The probability density function is well characterized: it has to be measurable, and must integrate up to 1, and it must be non-negative over its support. In this case, the parameter vector is seen as fixed, and housed within a family of parametric distributions, like Exp($\theta$) or Weibull or...

For estimation and statistics, the concept of a likelihood is introduced. Roughly it is a function of the parameters rather than the data, since when we maximize the likelihood, we find the parameters that give the most "likely" set of data according to that family of parametric distributions rather than the other way around. However, as I understand it: the likelihood has no functional requirements as a function of $\theta$. Sure, it will be non-zero as it is the product of densities. But it may not add up to 1 if we integrate over $\theta$'s support (we would have to multiply by a prior to get that kind of Bayesian result).

We then get into these various forms of likelihood: a quasilikelihood, a pseudolikelihood, conditional likelihood, a partial likelihood, and so on and so forth. These respectively represent situations when we say, "Well... it's not a proper likelihood, but I'm going to maximize it and see what happens anyway." The delegation of such titles suggests that only when we know for certain that the probability model is appropriate for the data, the use of the term "likelihood" is warranted. But would that ever be the case in most practical scenarios? Surely that involves assumptions which are neither verifiable or interesting.

Take as an example the paired t-test. This is the maximum conditional likelihood. I don't care about the between pair mean differences, so by subtracting the paired observations, I can directly model the univariate within-pair mean differences. Why is it not possible to say I am using a normal probability model for the within pair differences? Can I not call such a thing a likelihood?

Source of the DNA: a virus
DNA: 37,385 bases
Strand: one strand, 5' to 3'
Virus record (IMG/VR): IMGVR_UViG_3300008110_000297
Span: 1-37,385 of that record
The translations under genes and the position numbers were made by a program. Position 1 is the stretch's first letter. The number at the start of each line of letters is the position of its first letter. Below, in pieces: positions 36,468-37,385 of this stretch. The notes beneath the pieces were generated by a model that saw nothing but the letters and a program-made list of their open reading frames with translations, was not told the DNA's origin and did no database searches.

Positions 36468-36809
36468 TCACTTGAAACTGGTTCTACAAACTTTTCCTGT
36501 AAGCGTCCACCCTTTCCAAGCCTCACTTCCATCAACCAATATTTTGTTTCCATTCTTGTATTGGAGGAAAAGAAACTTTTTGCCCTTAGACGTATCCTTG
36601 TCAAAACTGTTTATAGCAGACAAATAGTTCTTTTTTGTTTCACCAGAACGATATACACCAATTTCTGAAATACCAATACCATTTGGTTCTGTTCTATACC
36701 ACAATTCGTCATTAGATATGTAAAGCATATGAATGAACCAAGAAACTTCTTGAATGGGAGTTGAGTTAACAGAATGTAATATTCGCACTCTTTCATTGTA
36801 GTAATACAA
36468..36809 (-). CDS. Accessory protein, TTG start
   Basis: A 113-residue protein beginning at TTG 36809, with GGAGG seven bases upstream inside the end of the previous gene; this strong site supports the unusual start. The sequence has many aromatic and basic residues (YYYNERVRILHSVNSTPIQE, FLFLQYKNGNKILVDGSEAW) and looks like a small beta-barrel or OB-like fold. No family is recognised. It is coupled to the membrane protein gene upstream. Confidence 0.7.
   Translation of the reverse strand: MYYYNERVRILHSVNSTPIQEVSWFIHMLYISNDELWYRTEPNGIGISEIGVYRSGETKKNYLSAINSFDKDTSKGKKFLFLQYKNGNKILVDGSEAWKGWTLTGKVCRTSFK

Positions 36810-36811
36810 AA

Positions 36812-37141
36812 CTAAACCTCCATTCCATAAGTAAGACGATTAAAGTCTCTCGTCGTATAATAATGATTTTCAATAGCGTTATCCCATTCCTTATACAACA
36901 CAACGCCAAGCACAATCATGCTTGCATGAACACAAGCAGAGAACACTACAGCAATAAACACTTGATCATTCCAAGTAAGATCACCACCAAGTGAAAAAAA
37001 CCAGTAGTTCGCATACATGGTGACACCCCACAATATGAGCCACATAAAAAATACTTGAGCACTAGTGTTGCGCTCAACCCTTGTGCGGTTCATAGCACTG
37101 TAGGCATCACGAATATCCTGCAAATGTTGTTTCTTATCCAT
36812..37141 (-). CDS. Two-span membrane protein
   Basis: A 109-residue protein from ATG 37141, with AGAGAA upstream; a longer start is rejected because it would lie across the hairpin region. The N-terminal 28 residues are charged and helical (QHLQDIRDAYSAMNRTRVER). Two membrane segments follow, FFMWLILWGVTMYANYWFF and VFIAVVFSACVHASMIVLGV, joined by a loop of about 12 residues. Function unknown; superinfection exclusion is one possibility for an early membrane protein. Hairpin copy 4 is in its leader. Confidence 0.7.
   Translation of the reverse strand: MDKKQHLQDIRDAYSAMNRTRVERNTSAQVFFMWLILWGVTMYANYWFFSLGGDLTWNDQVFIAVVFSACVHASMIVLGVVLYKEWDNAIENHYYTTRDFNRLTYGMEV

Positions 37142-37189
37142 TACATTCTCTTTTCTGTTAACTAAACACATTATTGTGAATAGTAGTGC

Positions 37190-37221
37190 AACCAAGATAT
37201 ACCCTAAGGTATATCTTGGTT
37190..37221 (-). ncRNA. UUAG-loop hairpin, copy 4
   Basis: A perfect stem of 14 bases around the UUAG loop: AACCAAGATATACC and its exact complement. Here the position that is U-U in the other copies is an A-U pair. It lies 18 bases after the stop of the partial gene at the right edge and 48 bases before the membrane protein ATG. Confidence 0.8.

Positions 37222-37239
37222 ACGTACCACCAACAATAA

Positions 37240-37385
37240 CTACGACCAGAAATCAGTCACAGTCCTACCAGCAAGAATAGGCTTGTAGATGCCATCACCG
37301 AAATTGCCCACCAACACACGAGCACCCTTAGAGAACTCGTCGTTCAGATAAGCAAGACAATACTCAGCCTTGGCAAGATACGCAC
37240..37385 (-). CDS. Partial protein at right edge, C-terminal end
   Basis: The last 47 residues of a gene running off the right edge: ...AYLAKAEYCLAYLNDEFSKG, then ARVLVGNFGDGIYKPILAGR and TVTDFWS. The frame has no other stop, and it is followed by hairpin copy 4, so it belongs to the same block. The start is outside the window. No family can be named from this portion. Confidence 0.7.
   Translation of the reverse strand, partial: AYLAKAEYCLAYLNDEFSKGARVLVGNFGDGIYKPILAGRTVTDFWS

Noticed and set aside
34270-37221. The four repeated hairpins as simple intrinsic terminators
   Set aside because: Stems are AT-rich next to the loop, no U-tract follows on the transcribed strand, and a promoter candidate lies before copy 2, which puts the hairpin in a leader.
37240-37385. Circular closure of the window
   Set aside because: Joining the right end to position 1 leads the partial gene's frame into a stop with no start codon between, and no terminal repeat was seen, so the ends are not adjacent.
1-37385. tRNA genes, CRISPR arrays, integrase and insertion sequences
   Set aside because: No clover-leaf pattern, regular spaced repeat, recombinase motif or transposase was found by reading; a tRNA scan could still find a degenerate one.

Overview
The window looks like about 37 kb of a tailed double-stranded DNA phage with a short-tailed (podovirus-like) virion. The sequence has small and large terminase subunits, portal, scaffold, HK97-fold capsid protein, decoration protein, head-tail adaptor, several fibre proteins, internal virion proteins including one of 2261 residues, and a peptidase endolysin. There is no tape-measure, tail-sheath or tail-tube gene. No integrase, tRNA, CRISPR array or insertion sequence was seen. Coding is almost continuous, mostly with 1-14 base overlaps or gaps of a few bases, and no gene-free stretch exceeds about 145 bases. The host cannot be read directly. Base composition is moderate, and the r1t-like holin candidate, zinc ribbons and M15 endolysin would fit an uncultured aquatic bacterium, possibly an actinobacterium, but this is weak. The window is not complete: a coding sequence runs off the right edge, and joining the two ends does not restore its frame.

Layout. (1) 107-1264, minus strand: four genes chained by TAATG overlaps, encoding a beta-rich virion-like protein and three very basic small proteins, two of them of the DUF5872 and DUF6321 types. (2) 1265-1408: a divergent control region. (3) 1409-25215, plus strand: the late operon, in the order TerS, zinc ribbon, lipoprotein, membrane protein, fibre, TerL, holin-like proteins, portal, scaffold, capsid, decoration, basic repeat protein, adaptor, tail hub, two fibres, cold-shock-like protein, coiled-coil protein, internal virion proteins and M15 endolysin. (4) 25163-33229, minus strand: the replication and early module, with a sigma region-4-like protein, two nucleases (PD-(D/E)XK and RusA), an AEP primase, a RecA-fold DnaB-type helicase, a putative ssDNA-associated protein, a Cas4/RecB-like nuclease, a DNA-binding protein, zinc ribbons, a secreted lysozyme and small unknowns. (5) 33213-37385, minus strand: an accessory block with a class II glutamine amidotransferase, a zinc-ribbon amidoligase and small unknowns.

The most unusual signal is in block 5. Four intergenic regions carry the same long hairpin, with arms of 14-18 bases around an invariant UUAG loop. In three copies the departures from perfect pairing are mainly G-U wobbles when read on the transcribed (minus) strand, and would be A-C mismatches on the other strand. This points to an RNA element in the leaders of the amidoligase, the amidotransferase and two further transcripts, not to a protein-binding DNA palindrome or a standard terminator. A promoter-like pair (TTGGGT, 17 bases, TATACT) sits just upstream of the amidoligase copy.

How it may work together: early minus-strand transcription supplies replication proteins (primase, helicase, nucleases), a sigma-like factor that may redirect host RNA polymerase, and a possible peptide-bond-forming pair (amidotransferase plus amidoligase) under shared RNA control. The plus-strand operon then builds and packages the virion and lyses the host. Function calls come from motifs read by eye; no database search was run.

Is there a more practical or robust way of understanding maximum likelihood estimation? Should we not be calling everything a pseudo- or quasi- likelihood in all estimation and inference?


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In a way, you are correct: all our models are wrong, hence even "exact" likelihoods are but convenient pseudolikelihoods to the likelihood function for the true underlying data process (assuming it could even be parameterized).

However, to understand likelihood, you need to move away from Dr. Box's adage of 'all models are wrong..." and live in a world where we pretend our model is correct. This means moving from applied to mathematical statistics.

In this more constrained context, the explanation of what is a likelihood is given by the definition of quasi and pseudo likelihood themselves:

A function $L$ is a likelihood iff it is developed using the true underlying distribution of the data.

Pseudolikelihood breaks with this definition by approximating $L$ using a different, but asymptotically correct, probability model. Quasilikelihood functions $Q$ represent an even further break from the definition of likelihood because they cannot be generated by any valid probability distribution. For example, if your data are iid, then:

$$\neg \exists P \in \mathcal{P}: L(\theta;x) = \prod_{i=1}^n P(x_i;\theta)$$


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